“With my struggle with mental health, my biggest fear was that people would say, ‘You have everything I want, you get to meet athletes, you work for yourself, you have two beautiful dogs, a beautiful home,'” Taylor said. “The big misconception in the world that’s really dangerous right now is that you have nothing to be upset about so you shouldn’t share it.”

Lauren Brain.jpg
A self portrait by Taylor detailing the smile on the outside hiding the sadness within. Portrait Credit: Lauren Taylor Illustrations.

Even with people whispering in her ear that she should not share with her fans, Taylor takes to her social media to tell her followers that even with the great times come the devastating ones before or after.

“I try to do videos from time to time saying, ‘Hey, I just had this awesome weekend in Seattle delivering art to Russell Wilson, today I had a hard time getting out of bed,'” Taylor said. “My brain chemicals are making it hard to get out of bed and it’s something I still struggle with. It doesn’t matter if I win a million bucks tomorrow, I’m still going to need to fight hard against my depression, anxiety and panic attacks.”

Taylor works to share the bad times along with the good to show the people crippled by mental illness that they are not alone in the battle.

“I worry if I just showed just the easy stuff like, ‘Heck yeah, I met Russell Wilson today’ is going to make those people who struggle feel more like an abomination to the human race when really, there’s so many people out there that struggle that are succeeding,” Taylor said. “I just worry and wish people were more honest to say if they were having a hard time one day or having a panic attack in a grocery store, people wouldn’t feel so alienated.”

It is something that she has built her social media around, almost as much as the illustrations. Taylor gets messages and responses everyday with gratitude towards her openness to share.

“Growing my platform has also been about having an opportunity to talk more about mental health and that’s been almost as important as the art itself to me,” Taylor said. “It warms my heart because it takes courage to make that first message to say that you are struggling too.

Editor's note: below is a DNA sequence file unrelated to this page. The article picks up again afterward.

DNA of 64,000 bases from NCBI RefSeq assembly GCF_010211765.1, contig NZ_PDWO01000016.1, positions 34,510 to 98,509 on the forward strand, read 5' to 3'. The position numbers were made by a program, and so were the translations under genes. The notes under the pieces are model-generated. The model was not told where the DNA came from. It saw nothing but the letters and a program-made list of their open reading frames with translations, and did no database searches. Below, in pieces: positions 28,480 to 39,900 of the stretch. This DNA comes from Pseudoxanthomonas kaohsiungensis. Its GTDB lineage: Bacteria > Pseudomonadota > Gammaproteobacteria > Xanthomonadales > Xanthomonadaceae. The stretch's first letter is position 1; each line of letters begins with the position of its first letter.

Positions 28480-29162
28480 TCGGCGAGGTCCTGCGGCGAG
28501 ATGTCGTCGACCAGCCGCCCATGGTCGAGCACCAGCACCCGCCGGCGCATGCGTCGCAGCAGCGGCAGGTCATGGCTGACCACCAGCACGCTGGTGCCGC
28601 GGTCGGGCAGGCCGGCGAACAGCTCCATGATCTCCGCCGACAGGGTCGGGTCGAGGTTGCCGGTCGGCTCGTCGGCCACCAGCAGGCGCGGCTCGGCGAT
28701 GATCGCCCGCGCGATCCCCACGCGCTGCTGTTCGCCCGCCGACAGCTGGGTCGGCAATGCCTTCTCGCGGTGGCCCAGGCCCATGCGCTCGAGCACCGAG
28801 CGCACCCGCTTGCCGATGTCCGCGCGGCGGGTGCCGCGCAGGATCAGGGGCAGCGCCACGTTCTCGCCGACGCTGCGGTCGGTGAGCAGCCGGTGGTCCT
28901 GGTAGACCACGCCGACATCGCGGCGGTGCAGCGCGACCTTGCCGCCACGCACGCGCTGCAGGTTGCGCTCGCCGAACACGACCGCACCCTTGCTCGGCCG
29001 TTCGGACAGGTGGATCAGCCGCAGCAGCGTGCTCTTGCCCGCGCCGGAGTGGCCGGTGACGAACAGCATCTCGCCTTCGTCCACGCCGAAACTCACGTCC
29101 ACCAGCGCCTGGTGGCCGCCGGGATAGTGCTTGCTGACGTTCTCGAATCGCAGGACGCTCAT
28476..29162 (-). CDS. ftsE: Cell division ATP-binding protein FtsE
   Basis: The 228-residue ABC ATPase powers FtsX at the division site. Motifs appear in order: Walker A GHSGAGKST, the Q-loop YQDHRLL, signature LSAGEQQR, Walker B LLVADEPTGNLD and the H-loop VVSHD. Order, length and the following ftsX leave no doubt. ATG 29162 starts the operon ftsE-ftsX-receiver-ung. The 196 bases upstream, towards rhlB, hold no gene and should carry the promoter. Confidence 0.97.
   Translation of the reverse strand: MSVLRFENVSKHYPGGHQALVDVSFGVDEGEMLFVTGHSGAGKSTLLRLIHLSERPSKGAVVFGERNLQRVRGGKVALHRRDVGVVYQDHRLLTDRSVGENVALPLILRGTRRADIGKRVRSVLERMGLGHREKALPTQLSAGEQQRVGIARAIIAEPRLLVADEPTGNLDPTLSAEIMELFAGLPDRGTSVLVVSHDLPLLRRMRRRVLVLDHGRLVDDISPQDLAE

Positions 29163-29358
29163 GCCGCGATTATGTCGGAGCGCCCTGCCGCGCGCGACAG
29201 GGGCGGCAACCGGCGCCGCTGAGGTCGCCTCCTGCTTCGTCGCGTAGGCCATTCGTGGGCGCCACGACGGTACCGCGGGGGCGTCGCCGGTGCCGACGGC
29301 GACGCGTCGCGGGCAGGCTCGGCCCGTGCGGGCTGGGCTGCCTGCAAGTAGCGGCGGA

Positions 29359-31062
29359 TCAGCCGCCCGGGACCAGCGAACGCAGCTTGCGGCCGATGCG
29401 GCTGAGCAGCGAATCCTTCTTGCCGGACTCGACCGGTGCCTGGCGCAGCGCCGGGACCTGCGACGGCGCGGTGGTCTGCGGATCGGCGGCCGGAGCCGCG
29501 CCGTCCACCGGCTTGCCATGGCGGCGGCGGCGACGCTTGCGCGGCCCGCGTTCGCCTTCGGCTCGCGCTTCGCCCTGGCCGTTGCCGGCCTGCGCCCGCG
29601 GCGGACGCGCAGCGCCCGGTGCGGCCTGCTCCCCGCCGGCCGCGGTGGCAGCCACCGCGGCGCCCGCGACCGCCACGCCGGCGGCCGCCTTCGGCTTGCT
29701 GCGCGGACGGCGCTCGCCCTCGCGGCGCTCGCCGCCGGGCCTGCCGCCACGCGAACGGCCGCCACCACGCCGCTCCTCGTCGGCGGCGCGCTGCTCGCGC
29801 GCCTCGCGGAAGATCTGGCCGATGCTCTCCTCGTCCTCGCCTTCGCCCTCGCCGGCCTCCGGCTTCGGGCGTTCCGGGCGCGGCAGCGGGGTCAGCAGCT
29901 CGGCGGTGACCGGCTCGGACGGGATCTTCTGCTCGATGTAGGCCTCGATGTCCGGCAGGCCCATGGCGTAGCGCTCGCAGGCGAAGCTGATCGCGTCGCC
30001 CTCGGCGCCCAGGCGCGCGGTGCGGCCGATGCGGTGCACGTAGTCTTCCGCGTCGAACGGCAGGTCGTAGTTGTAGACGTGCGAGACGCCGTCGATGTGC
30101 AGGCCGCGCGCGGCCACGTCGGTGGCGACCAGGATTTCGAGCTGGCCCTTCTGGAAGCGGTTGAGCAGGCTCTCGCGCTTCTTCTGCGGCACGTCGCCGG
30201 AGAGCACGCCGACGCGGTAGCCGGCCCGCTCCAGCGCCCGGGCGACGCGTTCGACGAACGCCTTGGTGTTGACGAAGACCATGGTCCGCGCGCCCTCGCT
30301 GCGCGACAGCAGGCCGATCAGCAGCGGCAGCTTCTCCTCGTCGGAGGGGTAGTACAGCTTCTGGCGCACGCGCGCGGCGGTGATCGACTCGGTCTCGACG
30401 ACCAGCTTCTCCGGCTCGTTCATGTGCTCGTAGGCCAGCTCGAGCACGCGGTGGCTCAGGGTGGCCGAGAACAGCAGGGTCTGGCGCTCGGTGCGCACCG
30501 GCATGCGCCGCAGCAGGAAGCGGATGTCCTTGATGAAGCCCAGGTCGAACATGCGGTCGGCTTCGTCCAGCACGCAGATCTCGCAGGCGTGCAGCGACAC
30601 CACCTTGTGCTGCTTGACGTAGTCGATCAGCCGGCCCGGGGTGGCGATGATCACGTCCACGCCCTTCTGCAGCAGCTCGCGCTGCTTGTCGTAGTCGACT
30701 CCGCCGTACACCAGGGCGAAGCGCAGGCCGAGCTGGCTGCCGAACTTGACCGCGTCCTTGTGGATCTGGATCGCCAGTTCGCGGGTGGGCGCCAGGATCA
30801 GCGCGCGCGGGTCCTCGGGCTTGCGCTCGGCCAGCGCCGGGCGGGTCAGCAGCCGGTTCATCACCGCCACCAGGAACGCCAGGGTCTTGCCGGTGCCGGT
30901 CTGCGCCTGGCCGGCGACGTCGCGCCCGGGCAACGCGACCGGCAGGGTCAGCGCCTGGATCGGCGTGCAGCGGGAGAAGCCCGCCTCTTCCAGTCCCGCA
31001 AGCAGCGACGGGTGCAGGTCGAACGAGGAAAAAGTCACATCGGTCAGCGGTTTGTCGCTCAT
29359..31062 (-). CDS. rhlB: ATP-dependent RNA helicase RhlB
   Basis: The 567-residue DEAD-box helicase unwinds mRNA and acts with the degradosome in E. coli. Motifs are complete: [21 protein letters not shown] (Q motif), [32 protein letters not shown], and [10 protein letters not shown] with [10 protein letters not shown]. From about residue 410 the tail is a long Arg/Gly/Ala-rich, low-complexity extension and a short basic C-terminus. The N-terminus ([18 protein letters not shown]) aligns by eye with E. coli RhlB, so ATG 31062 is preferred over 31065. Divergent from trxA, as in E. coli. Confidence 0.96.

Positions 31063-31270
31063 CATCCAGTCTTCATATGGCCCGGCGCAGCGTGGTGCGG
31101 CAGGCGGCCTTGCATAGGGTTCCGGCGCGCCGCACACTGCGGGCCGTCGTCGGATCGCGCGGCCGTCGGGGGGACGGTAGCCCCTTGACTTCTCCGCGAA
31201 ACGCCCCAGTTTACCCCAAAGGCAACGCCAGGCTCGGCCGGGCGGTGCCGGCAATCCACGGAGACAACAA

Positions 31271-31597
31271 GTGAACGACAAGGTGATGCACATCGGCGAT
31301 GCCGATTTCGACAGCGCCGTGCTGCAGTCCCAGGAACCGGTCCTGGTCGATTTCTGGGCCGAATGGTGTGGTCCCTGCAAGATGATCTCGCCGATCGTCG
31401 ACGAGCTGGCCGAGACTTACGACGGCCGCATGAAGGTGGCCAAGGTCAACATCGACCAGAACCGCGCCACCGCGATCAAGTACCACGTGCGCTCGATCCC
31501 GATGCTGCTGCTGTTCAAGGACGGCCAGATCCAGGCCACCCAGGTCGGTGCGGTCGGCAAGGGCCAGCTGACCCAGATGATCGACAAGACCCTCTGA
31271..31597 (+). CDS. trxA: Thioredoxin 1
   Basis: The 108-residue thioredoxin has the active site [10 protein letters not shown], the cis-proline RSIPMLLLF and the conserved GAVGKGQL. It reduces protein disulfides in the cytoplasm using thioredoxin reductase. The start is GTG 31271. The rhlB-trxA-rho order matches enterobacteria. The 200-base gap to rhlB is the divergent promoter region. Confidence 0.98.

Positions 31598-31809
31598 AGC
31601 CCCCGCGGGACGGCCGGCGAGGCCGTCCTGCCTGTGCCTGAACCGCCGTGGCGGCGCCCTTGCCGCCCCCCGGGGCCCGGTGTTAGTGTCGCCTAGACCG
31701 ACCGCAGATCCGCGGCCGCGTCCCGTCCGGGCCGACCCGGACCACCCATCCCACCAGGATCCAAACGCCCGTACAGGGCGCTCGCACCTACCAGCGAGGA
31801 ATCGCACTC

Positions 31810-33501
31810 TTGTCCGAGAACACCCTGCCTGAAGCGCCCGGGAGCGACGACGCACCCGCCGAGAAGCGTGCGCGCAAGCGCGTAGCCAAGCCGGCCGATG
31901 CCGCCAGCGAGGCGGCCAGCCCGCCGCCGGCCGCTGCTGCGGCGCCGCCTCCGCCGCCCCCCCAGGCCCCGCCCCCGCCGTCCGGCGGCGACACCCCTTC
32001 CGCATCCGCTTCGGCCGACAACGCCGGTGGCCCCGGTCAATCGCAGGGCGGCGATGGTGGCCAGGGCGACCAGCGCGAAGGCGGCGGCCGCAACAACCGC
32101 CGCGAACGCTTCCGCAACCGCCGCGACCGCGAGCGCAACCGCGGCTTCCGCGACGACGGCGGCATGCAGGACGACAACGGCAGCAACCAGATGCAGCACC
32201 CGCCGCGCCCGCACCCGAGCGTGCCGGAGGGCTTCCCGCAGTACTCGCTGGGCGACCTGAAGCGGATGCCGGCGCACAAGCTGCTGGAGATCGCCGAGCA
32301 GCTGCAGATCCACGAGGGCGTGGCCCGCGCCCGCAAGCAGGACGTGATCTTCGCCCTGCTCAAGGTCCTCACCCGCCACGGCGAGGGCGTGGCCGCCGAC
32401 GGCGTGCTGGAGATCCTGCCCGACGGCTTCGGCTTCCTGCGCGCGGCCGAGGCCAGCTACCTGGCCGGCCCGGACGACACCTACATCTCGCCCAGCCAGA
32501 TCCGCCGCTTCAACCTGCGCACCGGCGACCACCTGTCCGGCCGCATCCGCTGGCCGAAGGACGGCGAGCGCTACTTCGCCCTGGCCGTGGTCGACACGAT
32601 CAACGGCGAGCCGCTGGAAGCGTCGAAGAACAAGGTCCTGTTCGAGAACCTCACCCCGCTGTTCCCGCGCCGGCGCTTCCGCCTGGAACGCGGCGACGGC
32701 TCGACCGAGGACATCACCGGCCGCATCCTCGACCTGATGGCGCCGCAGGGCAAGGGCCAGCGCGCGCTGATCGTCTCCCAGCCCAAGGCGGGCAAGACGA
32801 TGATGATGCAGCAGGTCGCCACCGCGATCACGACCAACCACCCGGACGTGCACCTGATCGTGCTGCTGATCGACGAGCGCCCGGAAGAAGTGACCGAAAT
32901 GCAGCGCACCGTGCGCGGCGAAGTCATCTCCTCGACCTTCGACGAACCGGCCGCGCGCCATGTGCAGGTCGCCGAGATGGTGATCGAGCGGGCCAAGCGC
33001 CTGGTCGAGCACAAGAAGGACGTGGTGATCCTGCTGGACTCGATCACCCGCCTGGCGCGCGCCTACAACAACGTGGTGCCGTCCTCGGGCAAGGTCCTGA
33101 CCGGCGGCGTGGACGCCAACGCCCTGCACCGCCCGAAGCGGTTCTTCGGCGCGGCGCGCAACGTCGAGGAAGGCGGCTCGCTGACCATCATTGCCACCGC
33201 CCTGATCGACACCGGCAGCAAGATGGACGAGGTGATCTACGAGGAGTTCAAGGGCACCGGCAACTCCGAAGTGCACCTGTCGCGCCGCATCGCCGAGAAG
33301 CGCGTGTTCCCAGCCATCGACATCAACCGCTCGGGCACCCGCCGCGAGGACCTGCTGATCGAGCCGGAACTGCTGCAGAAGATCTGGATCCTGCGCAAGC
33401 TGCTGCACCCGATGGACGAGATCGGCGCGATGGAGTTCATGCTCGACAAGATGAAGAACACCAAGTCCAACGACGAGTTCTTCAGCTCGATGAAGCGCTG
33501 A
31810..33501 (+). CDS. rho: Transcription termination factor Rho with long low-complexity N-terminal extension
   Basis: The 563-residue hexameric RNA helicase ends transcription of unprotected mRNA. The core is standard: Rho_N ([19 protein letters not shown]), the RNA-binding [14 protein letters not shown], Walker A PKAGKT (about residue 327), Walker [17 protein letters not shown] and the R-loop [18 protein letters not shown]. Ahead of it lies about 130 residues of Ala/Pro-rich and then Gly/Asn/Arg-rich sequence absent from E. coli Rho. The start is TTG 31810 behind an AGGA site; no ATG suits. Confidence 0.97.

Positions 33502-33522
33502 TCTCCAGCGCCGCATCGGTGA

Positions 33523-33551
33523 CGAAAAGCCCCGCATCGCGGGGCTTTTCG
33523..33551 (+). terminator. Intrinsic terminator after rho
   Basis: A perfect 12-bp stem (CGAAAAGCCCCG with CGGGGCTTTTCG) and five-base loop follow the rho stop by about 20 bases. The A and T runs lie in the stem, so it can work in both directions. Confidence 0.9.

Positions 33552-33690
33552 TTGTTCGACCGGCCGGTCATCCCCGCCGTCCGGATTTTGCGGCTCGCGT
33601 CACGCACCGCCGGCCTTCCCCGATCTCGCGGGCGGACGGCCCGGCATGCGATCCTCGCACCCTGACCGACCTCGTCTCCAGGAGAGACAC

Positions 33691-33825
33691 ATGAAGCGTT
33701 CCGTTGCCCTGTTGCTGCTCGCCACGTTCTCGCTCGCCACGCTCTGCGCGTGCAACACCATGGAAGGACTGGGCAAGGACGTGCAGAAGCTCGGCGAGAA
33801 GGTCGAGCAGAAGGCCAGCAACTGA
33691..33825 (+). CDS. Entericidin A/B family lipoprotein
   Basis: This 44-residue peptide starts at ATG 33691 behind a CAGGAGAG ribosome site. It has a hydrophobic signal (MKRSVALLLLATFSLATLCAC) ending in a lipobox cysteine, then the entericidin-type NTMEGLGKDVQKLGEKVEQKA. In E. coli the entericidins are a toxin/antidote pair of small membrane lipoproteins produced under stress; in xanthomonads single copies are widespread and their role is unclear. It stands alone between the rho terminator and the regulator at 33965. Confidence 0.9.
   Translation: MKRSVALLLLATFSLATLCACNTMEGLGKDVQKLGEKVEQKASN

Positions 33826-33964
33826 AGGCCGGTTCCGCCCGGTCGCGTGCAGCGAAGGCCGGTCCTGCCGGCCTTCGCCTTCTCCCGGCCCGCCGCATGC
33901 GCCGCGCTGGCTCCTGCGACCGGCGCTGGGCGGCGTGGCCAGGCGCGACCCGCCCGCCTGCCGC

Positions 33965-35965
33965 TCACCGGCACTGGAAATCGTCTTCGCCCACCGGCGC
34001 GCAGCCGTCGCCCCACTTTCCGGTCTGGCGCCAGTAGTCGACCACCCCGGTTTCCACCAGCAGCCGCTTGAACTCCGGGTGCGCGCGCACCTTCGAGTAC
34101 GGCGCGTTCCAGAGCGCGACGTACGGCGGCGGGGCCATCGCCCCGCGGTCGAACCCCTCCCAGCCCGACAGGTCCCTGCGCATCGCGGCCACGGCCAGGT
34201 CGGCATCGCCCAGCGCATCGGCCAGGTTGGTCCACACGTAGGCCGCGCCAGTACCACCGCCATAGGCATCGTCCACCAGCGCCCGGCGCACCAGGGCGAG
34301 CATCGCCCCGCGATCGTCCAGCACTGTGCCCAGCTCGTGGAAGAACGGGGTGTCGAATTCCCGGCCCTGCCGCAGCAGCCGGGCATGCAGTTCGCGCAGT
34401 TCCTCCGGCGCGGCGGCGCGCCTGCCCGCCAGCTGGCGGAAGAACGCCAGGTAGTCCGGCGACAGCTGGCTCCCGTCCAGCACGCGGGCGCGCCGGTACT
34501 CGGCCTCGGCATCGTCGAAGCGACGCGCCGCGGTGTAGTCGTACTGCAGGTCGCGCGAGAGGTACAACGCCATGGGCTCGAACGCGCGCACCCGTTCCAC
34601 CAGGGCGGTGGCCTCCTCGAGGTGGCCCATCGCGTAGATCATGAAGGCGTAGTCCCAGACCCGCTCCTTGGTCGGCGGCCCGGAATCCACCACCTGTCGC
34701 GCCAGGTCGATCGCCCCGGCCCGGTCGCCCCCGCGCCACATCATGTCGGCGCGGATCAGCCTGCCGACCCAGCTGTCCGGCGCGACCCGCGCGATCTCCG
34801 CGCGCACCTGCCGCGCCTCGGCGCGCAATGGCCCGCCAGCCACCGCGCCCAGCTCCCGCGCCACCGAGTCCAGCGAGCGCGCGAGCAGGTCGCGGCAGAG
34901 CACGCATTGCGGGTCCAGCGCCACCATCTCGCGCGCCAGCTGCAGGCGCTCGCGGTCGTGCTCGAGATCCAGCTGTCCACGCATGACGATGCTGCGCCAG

Taylor hopes with her admissions that it can trigger a butterfly effect for people to be open to talk with anyone they can trust. To not keep it inside.

I think when you have a warm response to that, it can encourage you to be honest with your best friend, co-worker, or your boss,” Taylor said. “If I’m the only person they tell, then that’s okay, too, but I’m just grateful to open that conversation and make people feel that there’s one less person out there is going to judge them when they do feel like they are ready to talk about it.”

Taylor has taken steps to help people speaking at mental health conferences and also volunteers on the suicide hotline for eight hours a month.

“I do two shifts a month at four hours a week,” Taylor said. “It is some heavy work and being present for the call is always important.”

Every single canvas she paints, Taylor aims to reach higher in terms of athlete status. The one she wants to reach, however, is not an athlete at all, but her hero, comedian and one of her inspirations, Ellen Degeneres.

“It’s one of the few shows left that you can tune into where there’s no opportunity to debate, no political agenda, it’s just stuff meant to help others,” Taylor said about the show, Ellen. “It’s meant to make people smile which is needed so much in the world right now.”

Taylor labeled Degeneres’ ability to come out on top after a lifetime of people unaccepting of her as a person is something that she thinks the world of.